Forum home Wildlife gardening

New pond

So, after 3 attempts my very small pond is finished. There are no plants in it or around it yet, so I'd be really grateful for tips about what plants to buy or request from other gardeners.

Also need advice on what things to put around it to act as shelter for wildlife - large stones, logs etc.

Lastly, any suggestions on how to create a cat-free zone around the pond? I don't want to create a haven for frogs etc only for my cat to eat them. My only idea so far is to stick bamboo canes in the area around the pond to make it more difficult for cats to get near it. There isn't really room for a fence, and cats are good at climbing fences in any case image





  • LeadFarmerLeadFarmer Posts: 1,256

    Any chance of a few photos of your pond please?

  • Yes, but not until tomorrow because it's dark now image

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  • I'm sure you're all racked with jealousy on seeing my new pond image

    Yes, it needs some water, but i read that you shouldn't put tap water in ponds, so I have to wait for the rain to fill it.

    It's hard to see in the photos but the smaller side is about 30cm deep, whereas the larger side is just over 60cm deep. The middle is very shallow when full of water - apparently a shallow area with a gentle gradient is needed for certain creatures to get in and out of the pond.
  • FairygirlFairygirl west central ScotlandPosts: 49,198

    Tap water's fine 30x7 - if you're introducing fish to it, just leave it to sit for a few days and it'll be fine. 

    A slope is ideal for a wildlife pond as you have done. Adding some rocks and gravel etc into the shallower parts, to provide a foothold and little areas for birds and insects to perch and bathe, is also a great idea. It also helps disguise any bits of liner. Some  evergreen planting near the edges gives cover for  wildlife as they emerge from the pond. A mixture of things like grasses (especially the Carexes) and ferns, and also standard perennials like Heucheras, works well. It depends what sort of aspect you have and any other planting you have around. Hostas are a big favourite as they provide good contrast and can hang over the edges of the pond - that's always attractive. Spring flowering plants like Pulmonarias and Primulas are also good to give early cover. Just remember that anything deciduous will have falling leaves in autumn, so you may need to net it at that point.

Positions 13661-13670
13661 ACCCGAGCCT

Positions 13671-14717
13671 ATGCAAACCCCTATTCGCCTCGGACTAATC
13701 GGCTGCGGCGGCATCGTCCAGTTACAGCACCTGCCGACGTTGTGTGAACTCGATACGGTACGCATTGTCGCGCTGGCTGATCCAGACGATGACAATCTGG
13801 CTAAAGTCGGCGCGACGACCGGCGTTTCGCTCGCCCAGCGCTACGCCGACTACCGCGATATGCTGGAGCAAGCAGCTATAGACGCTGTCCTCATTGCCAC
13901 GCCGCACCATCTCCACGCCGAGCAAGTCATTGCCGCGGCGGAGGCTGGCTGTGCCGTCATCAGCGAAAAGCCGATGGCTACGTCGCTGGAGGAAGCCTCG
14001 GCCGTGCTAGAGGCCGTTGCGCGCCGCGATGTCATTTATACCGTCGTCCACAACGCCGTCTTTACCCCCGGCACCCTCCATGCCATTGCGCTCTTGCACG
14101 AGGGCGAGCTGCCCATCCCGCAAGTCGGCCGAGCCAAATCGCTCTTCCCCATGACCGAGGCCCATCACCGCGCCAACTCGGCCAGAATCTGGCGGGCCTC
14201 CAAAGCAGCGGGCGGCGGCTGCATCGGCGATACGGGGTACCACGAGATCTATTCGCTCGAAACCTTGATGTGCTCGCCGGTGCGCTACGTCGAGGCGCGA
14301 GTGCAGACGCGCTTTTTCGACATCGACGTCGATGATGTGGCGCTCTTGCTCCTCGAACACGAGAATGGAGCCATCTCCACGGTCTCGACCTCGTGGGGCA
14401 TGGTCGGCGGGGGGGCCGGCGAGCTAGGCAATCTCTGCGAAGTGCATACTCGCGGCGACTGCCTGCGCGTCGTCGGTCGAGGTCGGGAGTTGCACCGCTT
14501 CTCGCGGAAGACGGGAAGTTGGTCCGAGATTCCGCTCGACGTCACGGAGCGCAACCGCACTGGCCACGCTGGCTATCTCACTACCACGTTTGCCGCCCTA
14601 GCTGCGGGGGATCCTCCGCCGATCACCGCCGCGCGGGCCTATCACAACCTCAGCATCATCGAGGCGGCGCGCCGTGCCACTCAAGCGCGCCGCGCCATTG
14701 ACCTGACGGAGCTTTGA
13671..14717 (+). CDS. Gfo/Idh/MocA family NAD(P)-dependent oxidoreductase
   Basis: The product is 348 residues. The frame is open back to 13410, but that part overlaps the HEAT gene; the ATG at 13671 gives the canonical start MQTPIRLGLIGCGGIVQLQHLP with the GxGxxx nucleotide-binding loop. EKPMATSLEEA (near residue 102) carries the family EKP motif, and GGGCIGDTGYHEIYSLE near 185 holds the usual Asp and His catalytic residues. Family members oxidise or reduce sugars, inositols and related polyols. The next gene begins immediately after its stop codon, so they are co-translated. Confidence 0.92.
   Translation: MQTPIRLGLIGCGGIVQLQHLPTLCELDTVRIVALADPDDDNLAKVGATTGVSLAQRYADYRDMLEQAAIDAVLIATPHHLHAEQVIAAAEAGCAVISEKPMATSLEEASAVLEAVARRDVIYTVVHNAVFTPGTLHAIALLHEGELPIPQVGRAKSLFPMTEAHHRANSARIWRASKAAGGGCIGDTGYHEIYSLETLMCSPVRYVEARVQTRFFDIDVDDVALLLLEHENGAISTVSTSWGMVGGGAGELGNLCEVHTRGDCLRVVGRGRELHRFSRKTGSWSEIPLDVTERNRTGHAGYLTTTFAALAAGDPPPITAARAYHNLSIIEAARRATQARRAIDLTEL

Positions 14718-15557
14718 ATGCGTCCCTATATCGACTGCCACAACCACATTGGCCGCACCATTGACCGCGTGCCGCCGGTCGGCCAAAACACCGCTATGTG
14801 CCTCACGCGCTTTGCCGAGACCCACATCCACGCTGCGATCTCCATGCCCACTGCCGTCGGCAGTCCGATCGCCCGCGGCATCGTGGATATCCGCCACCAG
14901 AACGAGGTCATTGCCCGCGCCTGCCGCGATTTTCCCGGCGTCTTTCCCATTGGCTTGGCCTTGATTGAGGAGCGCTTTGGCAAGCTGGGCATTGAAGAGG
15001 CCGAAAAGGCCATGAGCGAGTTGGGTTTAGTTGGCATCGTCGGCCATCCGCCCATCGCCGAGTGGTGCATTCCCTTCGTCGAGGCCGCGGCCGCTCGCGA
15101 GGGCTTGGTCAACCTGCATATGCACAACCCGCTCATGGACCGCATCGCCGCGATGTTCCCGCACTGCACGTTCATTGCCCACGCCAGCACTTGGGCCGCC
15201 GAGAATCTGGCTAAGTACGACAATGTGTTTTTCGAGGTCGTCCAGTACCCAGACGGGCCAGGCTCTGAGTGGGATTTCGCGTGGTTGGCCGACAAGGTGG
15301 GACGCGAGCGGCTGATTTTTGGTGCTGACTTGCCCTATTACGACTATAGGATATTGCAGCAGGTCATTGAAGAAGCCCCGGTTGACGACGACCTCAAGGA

Add planting into your pond too - it's vital for health and also for aesthetic purposes. There are loads to choose from, and lots of online specialists to get them from.

    Hope that's a little help. Can't help much with the cat issue - I'd suggest a simple chicken wire fence round it which would be fairly unobtrusive. Just leave some small holes at ground level for animals to get in and out. The bit at the fence would be the best place for those. image

    It's a place where beautiful isn't enough of a word....

  • Thanks for the tips, I'm looking forward to getting on with it!

    I think the chicken wire suggestion is a good one, so I'll have a think about where to put the posts to attach it to.

    Do garden centres usually sell plants which can be planted in the water?
  • FairygirlFairygirl west central ScotlandPosts: 49,198

    Some of the bigger ones will - but there are different types for different levels in your pond so do a bit of research first. There are so many good specialists online so I'd take a look at those first. GCs tend to stock the most common plants only. Nothing wrong with that of course, but you might want more variety, and something a bit unusual image 

    It's a place where beautiful isn't enough of a word....

  • DovefromaboveDovefromabove Central Norfolk UKPosts: 82,286

    Many garden centres have aquatic sections.  Or you can try these people They're really helpful and their plants are really good quality and value for money.  (I'm not related to them).  If you need advice you can Contact Annette (see the link on their site) who will advise you.

    The thing is most aquatic plants aren't sold at this time of year as they're dormant - you'll probably have to wait for the spring.


    “I am not lost, for I know where I am. But however, where I am may be lost.” Winnie the Pooh

  • Okay, thanks, I'll have a look at those websites - even if I need to wait until spring for planting.

    I can't wait for spring, my garden is so depressing at the moment. I need to plant more variety so that the garden has a bit more colour next winter.
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